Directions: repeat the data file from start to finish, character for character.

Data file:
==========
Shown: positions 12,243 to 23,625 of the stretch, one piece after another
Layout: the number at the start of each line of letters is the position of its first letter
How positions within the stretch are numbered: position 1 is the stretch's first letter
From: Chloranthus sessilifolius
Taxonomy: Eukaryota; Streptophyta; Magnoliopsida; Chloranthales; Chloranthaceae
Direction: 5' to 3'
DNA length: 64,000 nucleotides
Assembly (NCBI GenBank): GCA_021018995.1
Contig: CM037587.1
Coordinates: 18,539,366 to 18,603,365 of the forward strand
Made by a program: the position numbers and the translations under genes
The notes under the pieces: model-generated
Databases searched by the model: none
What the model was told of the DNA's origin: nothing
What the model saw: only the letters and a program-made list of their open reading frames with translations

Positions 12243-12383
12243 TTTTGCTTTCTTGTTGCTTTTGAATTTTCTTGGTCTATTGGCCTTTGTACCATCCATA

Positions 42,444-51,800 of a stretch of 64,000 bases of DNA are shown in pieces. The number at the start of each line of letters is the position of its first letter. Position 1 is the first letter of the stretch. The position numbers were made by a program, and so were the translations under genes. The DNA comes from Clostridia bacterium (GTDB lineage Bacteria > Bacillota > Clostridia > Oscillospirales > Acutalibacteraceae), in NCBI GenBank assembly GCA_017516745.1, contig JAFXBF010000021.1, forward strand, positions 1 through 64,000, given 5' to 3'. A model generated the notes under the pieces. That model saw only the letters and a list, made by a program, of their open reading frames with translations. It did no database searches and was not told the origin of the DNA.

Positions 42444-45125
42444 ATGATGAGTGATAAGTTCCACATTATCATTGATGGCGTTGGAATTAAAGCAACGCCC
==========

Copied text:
Shown: positions 12,243 to 23,625 of the stretch, one piece after another
Layout: the number at the start of each line of letters is the position of its first letter
How positions within the stretch are numbered: position 1 is the stretch's first letter
From: Chloranthus sessilifolius
Taxonomy: Eukaryota; Streptophyta; Magnoliopsida; Chloranthales; Chloranthaceae
Direction: 5' to 3'
DNA length: 64,000 nucleotides
Assembly (NCBI GenBank): GCA_021018995.1
Contig: CM037587.1
Coordinates: 18,539,366 to 18,603,365 of the forward strand
Made by a program: the position numbers and the translations under genes
The notes under the pieces: model-generated
Databases searched by the model: none
What the model was told of the DNA's origin: nothing
What the model saw: only the letters and a program-made list of their open reading frames with translations

Positions 12243-12383
12243 TTTTGCTTTCTTGTTGCTTTTGAATTTTCTTGGTCTATTGGCCTTTGTACCATCCATA

Positions 42,444-51,800 of a stretch of 64,000 bases of DNA are shown in pieces. The number at the start of each line of letters is the position of its first letter. Position 1 is the first letter of the stretch. The position numbers were made by a program, and so were the translations under genes. The DNA comes from Clostridia bacterium (GTDB lineage Bacteria > Bacillota > Clostridia > Oscillospirales > Acutalibacteraceae), in NCBI GenBank assembly GCA_017516745.1, contig JAFXBF010000021.1, forward strand, positions 1 through 64,000, given 5' to 3'. A model generated the notes under the pieces. That model saw only the letters and a list, made by a program, of their open reading frames with translations. It did no database searches and was not told the origin of the DNA.

Positions 42444-45125
42444 ATGATGAGTGATAAGTTCCACATTATCATTGATGGCGTTGGAATTAAAGCAACGCCC